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Updated: Aug 8 2014

Posterior Approach to Elbow incision_moved.jpg
  • Indications
    • ORIF of fractures of the distal humerus
      • provides best possible intra-articular view of elbow joint
    • removal of loose bodies
    • treatment of non-unions of the distal humerus
    • triceps lengthening for extension contractures of the elbow
Internervous plane
  • None
    • the extensor mechanism is either split or detached
    • the radial nerve innervates the triceps muscle more proximally
  • Anesthesia
    • general
    • supraclavicular or infraclaviclar nerve block
  • Position
    • prone or lateral decubitus
      • with elbow flexed and arm hanging from side of table
  • Tourniquet
    • can be applied if needed as sterile tourniquet to upper arm

  • Incision
    • begin 5cm proximal to the olecranon in the midline of the posterior distal humerus
    • curve laterally proximal to the tip of the of the olecranon along the lateral aspect of the olecranon process
    • then curve medially over the middle of the posterior aspect of the subcutaneous ulna
  • Superficial dissection
    • first, palpate the ulnar nerve and fully dissect it out
      • is helpful to pass tape or penrose for identification at all times
    • incise deep posterior fascia in the midline
    • can either split triceps fascia, or continue with olecranon osteotomy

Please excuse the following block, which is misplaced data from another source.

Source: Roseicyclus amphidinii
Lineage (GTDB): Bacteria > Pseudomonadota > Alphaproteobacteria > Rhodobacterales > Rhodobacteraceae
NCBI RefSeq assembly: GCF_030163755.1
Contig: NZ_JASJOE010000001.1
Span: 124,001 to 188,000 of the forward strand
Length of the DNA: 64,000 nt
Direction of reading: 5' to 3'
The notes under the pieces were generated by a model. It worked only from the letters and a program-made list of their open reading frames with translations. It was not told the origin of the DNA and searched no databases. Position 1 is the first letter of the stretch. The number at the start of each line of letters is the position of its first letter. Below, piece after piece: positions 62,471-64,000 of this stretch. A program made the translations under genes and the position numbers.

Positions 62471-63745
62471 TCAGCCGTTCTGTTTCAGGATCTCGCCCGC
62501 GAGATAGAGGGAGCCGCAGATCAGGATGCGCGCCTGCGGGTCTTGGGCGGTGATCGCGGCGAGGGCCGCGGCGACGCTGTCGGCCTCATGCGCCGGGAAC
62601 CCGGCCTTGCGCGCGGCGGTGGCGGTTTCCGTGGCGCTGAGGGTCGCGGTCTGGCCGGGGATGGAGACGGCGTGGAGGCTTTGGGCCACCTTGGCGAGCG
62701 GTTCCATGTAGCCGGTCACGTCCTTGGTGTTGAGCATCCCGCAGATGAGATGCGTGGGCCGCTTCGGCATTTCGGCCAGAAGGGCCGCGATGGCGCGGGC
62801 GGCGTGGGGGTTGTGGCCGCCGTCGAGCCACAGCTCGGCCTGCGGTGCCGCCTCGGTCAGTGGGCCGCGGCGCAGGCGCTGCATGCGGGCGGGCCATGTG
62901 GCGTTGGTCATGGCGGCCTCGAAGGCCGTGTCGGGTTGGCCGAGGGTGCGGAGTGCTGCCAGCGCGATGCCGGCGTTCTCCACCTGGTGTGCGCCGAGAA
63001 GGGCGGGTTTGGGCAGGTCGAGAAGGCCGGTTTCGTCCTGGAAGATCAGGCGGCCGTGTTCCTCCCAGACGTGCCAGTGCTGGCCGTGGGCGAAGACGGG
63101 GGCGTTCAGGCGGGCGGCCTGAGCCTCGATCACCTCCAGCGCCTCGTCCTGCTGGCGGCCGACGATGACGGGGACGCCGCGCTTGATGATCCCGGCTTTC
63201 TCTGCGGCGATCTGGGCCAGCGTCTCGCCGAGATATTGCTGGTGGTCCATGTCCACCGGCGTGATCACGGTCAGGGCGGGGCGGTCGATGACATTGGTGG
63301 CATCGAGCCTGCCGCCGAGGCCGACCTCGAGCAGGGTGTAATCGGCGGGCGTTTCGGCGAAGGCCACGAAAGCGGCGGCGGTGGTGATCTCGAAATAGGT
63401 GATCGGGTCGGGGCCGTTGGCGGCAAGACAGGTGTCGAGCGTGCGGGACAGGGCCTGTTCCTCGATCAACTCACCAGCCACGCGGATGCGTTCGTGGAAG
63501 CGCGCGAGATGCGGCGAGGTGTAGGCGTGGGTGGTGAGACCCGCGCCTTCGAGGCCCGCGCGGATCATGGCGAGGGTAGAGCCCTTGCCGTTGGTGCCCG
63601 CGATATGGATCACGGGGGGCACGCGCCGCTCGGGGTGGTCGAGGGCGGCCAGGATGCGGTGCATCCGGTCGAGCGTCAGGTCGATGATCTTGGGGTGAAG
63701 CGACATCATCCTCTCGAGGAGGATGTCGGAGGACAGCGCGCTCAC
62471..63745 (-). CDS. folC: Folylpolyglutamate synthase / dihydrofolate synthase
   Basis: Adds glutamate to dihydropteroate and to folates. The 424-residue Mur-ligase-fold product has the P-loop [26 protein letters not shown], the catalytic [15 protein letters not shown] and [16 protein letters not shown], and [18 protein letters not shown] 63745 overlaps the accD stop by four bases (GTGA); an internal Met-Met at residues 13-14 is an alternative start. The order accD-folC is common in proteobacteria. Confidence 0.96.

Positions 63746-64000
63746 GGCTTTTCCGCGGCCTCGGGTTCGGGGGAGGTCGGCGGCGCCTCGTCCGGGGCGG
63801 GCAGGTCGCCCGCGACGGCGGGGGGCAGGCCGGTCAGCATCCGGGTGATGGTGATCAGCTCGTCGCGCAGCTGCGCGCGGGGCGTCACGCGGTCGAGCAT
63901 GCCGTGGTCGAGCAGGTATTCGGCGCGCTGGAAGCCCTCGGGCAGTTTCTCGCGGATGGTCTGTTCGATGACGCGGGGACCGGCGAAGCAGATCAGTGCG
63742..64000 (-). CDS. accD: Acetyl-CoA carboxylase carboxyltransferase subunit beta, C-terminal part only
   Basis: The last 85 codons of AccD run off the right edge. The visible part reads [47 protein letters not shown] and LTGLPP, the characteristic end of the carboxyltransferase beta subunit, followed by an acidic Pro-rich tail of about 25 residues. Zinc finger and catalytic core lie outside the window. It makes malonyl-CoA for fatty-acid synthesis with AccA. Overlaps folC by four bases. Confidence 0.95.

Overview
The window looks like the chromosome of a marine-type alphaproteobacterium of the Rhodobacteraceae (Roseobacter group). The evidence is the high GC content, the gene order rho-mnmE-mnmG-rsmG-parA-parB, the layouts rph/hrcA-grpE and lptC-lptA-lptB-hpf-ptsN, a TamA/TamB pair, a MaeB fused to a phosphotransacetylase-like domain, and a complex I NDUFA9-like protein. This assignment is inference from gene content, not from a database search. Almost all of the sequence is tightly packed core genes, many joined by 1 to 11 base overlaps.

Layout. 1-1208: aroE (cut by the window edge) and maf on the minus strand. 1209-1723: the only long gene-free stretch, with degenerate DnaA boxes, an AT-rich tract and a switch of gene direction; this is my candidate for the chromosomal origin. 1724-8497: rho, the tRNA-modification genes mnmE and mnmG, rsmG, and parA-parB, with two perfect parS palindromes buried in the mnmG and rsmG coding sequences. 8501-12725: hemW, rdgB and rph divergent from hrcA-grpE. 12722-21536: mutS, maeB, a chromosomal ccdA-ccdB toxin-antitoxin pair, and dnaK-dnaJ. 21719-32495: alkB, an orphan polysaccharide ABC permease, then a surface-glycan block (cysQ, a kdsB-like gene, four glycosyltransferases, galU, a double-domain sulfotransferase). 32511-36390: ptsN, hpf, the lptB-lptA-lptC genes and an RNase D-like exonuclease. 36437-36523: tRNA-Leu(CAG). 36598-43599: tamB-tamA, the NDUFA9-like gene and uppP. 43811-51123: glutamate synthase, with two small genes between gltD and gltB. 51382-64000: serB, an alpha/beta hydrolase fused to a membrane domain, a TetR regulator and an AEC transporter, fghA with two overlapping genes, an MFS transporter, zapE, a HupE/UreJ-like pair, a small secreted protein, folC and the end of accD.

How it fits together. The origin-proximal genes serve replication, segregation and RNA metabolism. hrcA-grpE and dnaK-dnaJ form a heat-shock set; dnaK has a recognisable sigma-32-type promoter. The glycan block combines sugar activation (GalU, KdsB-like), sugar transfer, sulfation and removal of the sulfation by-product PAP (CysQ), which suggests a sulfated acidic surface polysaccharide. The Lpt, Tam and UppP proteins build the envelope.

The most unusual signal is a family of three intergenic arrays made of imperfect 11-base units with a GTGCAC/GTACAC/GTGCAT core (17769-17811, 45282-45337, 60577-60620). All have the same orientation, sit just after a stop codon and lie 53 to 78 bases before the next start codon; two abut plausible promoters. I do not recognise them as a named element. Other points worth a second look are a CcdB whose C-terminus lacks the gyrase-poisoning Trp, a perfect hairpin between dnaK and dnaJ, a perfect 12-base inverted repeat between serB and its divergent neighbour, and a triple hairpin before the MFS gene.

• if performing olecranon osteotomy, drill and tap olecranon prior to osteotomy
    • score the olecranon with an osteotome to allow perfect reduction when the osteotomy is repaired
    • V-shaped osteotomy of the olecranon 2 cm from the tip using an oscillating saw
  • Deep dissection
    • strip soft tissue from the edges of the osteotomy site and retract the olecranon fragment proximally
    • subperiosteal dissection of the medial and lateral borders of the humerus allows exposure of entire distal fourth of the humerus

  • Ulnar nerve
    • should initially be indentified and protected during the approach
    • can usually be palpated 2cm proximal to medial epicondyle
    • transposition of the ulnar nerve has shown no benefit to reducing the incidence of ulnar neuritis  
  • Median nerve
    • strict subperiosteal dissection off the anterior surface of the humerus protects the nerve
    • flexion of the elbow relaxes the anterior structures.
  • Radial nerve
    • in danger proximally as it travels from the posterior to anterior brachial compartments through lateral intermuscular septum
    • can usually be found at the lateral border of the humerus near distal 1/3 junction
  • Brachial artery
    • runs with the median nerve (see above)
Private Note

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